- Color Image Quality Metric S-CIELAB and...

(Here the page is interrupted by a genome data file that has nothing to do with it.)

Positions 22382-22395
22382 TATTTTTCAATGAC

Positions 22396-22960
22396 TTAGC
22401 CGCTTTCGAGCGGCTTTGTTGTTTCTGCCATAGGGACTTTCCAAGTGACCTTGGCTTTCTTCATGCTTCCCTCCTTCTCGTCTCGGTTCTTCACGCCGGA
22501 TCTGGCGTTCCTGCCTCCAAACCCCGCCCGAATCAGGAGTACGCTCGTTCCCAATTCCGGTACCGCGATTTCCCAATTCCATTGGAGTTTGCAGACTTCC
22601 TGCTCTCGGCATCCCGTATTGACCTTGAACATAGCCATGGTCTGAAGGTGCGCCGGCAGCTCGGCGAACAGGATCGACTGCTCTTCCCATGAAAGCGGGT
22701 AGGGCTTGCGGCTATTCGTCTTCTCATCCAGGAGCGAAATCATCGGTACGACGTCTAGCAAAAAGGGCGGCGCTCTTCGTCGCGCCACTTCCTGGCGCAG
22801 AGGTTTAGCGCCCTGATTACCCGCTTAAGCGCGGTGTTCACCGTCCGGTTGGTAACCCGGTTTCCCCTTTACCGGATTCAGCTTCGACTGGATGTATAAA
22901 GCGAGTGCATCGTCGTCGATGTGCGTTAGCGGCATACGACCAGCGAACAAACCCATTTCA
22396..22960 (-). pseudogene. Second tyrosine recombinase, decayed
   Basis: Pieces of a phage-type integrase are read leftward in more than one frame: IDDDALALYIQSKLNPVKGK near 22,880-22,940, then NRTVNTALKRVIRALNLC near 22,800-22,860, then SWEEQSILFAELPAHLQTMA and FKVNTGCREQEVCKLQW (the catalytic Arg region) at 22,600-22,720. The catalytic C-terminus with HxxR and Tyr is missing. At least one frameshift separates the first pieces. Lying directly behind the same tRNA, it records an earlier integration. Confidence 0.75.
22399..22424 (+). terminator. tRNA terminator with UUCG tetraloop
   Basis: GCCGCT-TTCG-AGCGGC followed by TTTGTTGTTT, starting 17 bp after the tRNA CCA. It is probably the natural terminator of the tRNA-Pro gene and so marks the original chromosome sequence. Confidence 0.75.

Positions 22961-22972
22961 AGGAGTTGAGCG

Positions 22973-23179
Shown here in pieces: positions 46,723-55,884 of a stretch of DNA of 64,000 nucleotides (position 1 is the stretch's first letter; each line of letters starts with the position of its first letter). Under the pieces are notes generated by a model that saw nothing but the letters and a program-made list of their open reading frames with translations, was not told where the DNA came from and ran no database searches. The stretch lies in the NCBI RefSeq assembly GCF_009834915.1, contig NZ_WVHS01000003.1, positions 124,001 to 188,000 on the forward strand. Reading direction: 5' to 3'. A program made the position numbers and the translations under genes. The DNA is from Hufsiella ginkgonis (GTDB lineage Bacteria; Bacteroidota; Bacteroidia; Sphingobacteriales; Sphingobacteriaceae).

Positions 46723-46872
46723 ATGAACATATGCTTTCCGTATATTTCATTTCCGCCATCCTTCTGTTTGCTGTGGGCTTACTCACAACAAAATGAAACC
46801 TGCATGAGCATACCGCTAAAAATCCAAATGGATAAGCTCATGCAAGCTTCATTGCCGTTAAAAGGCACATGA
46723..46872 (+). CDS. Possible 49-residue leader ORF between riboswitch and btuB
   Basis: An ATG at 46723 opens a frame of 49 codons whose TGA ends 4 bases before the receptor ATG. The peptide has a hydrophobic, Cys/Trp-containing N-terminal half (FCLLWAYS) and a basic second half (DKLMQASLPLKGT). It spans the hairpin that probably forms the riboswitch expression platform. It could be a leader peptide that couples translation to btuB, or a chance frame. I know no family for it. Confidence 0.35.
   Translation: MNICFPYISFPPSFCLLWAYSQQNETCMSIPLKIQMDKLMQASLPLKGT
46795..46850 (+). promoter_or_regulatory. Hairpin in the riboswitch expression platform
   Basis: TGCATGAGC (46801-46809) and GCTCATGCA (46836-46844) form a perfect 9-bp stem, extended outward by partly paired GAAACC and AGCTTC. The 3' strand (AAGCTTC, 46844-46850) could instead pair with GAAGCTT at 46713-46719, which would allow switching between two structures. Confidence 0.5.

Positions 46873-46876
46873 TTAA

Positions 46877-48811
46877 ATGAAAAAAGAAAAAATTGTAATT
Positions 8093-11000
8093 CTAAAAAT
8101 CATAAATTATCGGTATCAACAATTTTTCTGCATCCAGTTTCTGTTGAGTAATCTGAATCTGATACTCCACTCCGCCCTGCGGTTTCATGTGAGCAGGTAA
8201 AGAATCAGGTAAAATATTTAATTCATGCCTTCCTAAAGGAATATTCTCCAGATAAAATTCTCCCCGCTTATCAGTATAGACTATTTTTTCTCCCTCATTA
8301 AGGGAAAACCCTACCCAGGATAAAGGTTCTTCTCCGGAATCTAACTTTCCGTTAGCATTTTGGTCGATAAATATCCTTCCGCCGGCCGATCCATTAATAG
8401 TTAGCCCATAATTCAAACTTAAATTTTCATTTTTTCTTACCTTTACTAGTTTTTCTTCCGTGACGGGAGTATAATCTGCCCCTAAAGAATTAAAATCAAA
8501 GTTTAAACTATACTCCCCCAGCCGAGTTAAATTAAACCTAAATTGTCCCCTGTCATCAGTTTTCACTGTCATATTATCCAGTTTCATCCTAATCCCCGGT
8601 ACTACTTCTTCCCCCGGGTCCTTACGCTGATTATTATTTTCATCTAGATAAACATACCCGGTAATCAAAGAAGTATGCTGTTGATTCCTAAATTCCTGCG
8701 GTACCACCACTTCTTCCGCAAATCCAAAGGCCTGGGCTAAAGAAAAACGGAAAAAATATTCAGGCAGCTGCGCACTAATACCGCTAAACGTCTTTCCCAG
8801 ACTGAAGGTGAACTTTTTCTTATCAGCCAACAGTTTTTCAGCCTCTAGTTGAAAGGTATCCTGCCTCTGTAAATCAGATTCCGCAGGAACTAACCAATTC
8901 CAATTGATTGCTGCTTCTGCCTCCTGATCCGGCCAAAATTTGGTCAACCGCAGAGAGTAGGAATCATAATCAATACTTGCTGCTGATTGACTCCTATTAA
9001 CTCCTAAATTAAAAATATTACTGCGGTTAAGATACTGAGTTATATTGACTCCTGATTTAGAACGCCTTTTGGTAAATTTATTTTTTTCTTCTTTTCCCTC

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Color Image Quality Metric S-CIELAB and Its Application on Halftone Texture Visibility Xuemei Zhang Department of Psychology Stanford University Stanford, CA 94305 [email protected] D. Amnon Silverstein, Joyce E. Farrell Hewlett Packard Laboratories 1501 Page Mill Road Palo Alto, CA 94304 [email protected], [email protected] Brian A. Wandell Department of Psychology Stanford University Stanford, CA 94305 [email protected] Abstract We describe experimental tests of a spatial extension to the CIELAB color metric for measuring color reproduction errors of digital images. The standard CIELAB Eme tr ic is suitable for use on large uniform color targets, but not on images, because color sensitivity changes as a function of spatial pattern. The S-CIELAB extension includes a spatial processing step, prior to the CIELAB E calculation,so that the results correspond better to color difference perception by the human eye. The S-CIELAB metric was used to predict texture visibil- ity of printed halftone patterns. The results correlate with perceptual data better than standard CIELAB and point the way to various improvements. 1. Introduction In digital color imaging applications, it is often necessary to evaluate the visibility of color reproduction errors. The decision to proceed or not with a hardware modification can depend on the predicted color reproduction error caused by the hardware change. To measure perceptual color differences between two color images, we must account for several aspects of human visual sensitivity. First, human sensitivity to color differ- ences is not uniform in linear color spaces such as the CIE XYZ color space [9]. Distance between two colors in a linear color space does not correspond to perceptual differ- ences between them. Second, sensitivity to color differences depends on the color of the background or adaptation state of the eye, which can be changed by ambient illumination [1, 17, 8, 15]. Third, sensitivity to color differences also depends on spatial pattern [2, 10, 11, 12]. These are all significant visual effects. There has been theoretical work on incorporating each of these factors into modern color metrics. The CIELAB transformation incorporates the fact that perceptual differences among colors are not uniform in a linear color space. This metric is widely used in industry to measure color reproduction errors [6, 7, 3]. The CIELAB metrictransforms colors to arepresentation which is approx- imately perceptually uniform in the sense that Euclidean distances between different colors in this space correspond roughly to perceived color differences. The CIELAB trans- formationis based on data from color matching and discrim- ination experiments using large uniform test fields under fixed adaptation condition. While imperfect, it works rea- sonably well in applicationsinvolvinglarge uniform patches
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